Since blogging an hour ago that Ken Livingstone would this week make a statement on the Dow Chemical/Olympics/Bhopal issue, his team have sent me the following statement that he will issue tomorrow.
This ratchets it up a few notches. As Tower Hamlets Council is expected to vote this week to lodge a formal objection to Locog, the big question now must be, locally at least, is whether the other and main host borough, Newham, will follow suit. Does its mayor Sir Robin Wales want Dow advertising the main stadium in his borough? Let’s see…
Here is Ken’s statement:
I am opposed that Dow Chemicals being a signature sponsor of the Olympic Stadium. Water supplies in Bhopalare still contaminated as a result of their wholly owned subsidiary’s activities – meaning that children in affected areas are born damaged at a rate ten times higher than in other parts of India. Dow has a moral responsibility to act to clean up the mess that the Union Carbide disaster left.
Dealing with industrial contamination was the first necessary task to transform the Olympic Park from a derelict polluted wasteland into the largest urban park in Europe. It would undermine London 2012 to take money from a sponsor that refused to clean up its own subsidiary’s mess.
Last week’s announcement that the Indian Olympic Authority is voting on whether or not to boycott the London Games shows the strength of feeling that exists on this issue. It can go as far as creating a potential crisis of legitimacy for the Games.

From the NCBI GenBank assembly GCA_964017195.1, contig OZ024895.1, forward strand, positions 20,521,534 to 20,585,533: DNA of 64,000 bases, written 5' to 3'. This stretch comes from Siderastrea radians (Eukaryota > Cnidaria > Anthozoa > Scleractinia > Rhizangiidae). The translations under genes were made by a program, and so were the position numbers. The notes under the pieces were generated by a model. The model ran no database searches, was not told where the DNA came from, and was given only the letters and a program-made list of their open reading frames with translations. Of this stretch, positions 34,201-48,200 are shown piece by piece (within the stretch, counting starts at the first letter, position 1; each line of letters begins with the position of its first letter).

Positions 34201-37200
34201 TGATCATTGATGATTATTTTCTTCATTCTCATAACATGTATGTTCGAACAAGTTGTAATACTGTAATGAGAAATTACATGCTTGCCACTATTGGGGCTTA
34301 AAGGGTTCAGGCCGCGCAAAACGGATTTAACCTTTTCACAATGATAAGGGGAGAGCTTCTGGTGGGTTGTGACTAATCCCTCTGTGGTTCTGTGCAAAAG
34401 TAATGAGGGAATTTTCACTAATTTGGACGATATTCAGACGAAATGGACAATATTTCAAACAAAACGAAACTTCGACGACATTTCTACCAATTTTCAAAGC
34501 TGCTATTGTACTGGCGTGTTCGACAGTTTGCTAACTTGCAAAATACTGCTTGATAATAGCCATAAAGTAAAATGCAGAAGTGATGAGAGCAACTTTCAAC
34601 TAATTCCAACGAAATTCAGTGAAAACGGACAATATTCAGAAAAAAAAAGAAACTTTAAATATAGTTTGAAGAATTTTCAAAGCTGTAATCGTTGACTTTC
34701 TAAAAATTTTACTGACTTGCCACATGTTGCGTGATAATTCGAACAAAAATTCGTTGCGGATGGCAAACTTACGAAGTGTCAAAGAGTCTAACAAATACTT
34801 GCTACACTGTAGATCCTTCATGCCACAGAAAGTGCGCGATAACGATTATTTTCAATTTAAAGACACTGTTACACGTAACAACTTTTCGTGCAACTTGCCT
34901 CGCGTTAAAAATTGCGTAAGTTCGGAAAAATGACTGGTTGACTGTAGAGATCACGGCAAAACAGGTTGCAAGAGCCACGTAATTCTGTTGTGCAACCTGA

Bearing this in mind, do we really need to accept £7 million from Dow Chemicals so that they can rehabilitate themselves and destroy London’s reputation in the process? Our objective should be an Olympics that is good for London, not a them-and-us Games.
The soul of the London Games is worth much more than 0.08% of its budget.
It is not too late to prevent the damage. LOCOG and the Mayor should admit that they have made a mistake.
If they can’t find another private sponsor from the other bids that they had on the table, they should use a tiny fraction of the ODA’s under-spend to pay for the stadium wrap. It would be far better to do this than to allow Dow Chemicals to exploit an opportunity that has been paid for by people in London and across the whole country.
Our thoughts should be with the victims of the Bhopal Union Carbide disaster. The Mayor and LOCOG must pull back from the brink and not risk damaging the London Olympics’ reputation, or the success ofLondon’s Olympic Games, any further.